The Khamu village Mak Tong served as the model, if anyplace did, for In the Fabled East's fabled village. There wasn't a spring of immortality in Mak Tong, though, so La and I carried in our own water in plastic bags. West of the Pak Ou.
Rainy days in Mak Tong
The rainy season in Khamu village Mak Tong, as well as in the Hmong village of the same name further up the hill. Playing the khaene.
The Muddy Origins of
In the Fabled East (cont.)
(The protagonist's Provençal birthplace of Toumbadou, incidentally, is based on the French village of Cotignac where my wife and I spent our honeymoon years and years ago.)
Here's a short essay that describes all of this in a bit more detail.
...may not be as wide-ranging (or long-winded) as my Empress of Asia pages but, hey, it's got lo-fi movies. Of centipedes! Thanks to Jessica Sullivan for the lovely jacket and text design.
Excerpt: The Prologue
The Fable of the
Spring of Immortality
as told by the Sadet.
Once a rich man was so miserly that he chose to live in the forest apart from other families. Leaving on a hunt, he told his son, “Watch over my jar while I am away, for it is our family’s wealth.” But the son fell ill with fever so that monkeys were able to enter the house and take great sport in rolling the precious jar out the door.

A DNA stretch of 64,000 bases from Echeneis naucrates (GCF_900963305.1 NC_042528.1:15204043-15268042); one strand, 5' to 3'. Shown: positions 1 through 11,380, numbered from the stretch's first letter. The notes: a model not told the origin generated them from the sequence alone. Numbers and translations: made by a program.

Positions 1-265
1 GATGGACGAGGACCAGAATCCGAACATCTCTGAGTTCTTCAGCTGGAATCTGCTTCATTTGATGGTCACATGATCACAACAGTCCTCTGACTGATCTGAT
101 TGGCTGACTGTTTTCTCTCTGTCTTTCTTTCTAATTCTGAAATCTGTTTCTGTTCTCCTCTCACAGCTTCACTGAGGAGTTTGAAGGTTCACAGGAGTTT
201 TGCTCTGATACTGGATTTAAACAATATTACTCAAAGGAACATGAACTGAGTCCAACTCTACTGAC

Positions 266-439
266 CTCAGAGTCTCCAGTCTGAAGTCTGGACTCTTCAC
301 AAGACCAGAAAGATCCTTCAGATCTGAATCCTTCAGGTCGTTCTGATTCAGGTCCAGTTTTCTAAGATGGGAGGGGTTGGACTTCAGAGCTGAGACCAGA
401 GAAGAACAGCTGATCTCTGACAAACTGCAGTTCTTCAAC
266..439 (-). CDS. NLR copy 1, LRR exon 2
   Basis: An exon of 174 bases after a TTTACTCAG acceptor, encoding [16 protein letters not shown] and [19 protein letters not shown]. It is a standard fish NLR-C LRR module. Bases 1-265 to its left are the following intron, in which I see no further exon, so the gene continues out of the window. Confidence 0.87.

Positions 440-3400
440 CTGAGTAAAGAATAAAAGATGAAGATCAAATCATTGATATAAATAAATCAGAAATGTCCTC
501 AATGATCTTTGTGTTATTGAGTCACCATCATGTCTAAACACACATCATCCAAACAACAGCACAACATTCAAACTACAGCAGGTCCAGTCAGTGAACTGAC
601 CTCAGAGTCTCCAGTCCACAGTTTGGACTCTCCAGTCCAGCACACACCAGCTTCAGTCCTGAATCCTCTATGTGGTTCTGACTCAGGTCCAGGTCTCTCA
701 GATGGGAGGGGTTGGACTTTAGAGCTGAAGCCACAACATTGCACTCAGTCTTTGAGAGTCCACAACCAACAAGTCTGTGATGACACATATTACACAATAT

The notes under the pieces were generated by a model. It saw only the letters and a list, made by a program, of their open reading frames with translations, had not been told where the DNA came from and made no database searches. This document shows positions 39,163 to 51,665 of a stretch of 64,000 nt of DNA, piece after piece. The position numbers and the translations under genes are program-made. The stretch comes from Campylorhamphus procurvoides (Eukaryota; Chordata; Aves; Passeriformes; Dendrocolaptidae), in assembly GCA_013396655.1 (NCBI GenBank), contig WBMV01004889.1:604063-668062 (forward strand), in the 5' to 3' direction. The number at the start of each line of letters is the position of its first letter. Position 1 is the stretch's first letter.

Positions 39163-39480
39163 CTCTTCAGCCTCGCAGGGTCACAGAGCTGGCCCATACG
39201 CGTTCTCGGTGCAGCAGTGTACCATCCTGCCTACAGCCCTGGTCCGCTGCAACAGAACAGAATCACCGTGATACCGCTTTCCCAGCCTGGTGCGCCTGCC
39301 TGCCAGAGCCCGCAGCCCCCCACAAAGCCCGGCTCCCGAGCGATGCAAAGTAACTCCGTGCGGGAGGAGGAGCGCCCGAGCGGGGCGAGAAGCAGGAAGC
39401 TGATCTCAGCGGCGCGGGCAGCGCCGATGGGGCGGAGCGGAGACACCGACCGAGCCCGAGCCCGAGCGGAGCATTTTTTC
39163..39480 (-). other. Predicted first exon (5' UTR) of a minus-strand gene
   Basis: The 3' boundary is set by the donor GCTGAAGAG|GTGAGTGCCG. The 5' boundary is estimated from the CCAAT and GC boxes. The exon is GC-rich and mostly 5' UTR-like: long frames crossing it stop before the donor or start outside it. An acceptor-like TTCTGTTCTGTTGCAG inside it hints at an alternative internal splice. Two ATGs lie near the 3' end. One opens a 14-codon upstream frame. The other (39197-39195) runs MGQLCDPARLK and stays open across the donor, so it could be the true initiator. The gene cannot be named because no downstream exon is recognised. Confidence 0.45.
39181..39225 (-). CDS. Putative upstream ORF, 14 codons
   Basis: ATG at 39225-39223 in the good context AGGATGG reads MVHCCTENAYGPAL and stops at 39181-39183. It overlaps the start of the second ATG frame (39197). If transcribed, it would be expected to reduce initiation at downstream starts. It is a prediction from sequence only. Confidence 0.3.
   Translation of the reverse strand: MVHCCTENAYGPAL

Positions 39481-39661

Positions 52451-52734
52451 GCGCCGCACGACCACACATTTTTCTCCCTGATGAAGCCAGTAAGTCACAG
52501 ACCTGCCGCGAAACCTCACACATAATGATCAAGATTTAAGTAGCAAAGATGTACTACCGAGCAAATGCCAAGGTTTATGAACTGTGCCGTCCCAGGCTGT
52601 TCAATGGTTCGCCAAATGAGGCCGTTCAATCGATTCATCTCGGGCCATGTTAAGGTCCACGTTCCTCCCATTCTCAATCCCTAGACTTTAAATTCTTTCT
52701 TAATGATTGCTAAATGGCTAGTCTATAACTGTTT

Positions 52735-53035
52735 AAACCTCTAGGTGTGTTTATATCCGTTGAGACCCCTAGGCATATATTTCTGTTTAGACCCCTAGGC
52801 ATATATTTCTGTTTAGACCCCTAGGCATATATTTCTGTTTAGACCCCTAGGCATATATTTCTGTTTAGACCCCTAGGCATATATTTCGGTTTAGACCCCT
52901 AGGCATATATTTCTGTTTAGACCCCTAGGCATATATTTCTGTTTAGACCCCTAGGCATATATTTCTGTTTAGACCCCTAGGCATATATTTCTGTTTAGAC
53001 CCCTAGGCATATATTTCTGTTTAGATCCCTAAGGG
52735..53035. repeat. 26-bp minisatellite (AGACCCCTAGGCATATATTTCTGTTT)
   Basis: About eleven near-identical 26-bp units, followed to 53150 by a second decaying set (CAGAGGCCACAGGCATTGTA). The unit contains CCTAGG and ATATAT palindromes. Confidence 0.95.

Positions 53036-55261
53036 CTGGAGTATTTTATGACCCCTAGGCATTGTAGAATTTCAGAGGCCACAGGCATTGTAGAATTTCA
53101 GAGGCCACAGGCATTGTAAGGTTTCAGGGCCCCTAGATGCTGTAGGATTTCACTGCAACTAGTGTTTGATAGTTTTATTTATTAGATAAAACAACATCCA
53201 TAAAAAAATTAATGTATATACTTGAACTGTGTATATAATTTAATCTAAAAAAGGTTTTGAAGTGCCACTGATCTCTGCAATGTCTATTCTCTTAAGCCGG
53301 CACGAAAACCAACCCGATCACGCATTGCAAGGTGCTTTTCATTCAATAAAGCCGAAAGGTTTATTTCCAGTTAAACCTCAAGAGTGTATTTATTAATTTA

Because he was blustering and loud the rich man was a poor hunter and caught nothing, and so returned home in a rage, and was so angry when he discovered the jar stolen that he dragged his poor son into the forest and raised his knife. Because he was pure of heart the boy’s last words were not “I do not wish to die” but “I wish that no one would die.” Then his father left the little body unburned and unburied so that wild beasts would devour it. But instead the Spirit of the Water caused a spring to gush from the boy’s mouth.
That night the rich man’s relations, hurrying to invite him to a feast, took their rest beside the spring. They were surprised, for in all their years of travel they had never seen one in that place. They were no less surprised when they stumbled across the murdered boy as they made camp. They could no longer recognize him as their nephew, so they agreed that they would make no funeral but simply burn the little body in the morning.
They boiled water from the spring. They threw in their dried fish, and then the most surprising event of all occurred: live fishes leaped from the kettle! The water of the spring, the relatives suspected, was rife with spirits. They splashed water on the murdered boy and he sat up and through his mutilated lips described what his father had done.
The enraged travellers raced through the night to find the rich man. Hearing their cries, he ran out of his house—but because he was blustering and loud, he blundered into a tiger’s jaws, and afterward this tiger suffered incurable diarrhea.
Meanwhile the son discovered the jar where the monkeys had abandoned it, and with this recovered wealth he founded a village below the spring. Of course the rich man should have known that a family’s wealth is not its jars but its children.
Now if you're all keyed up to buy a copy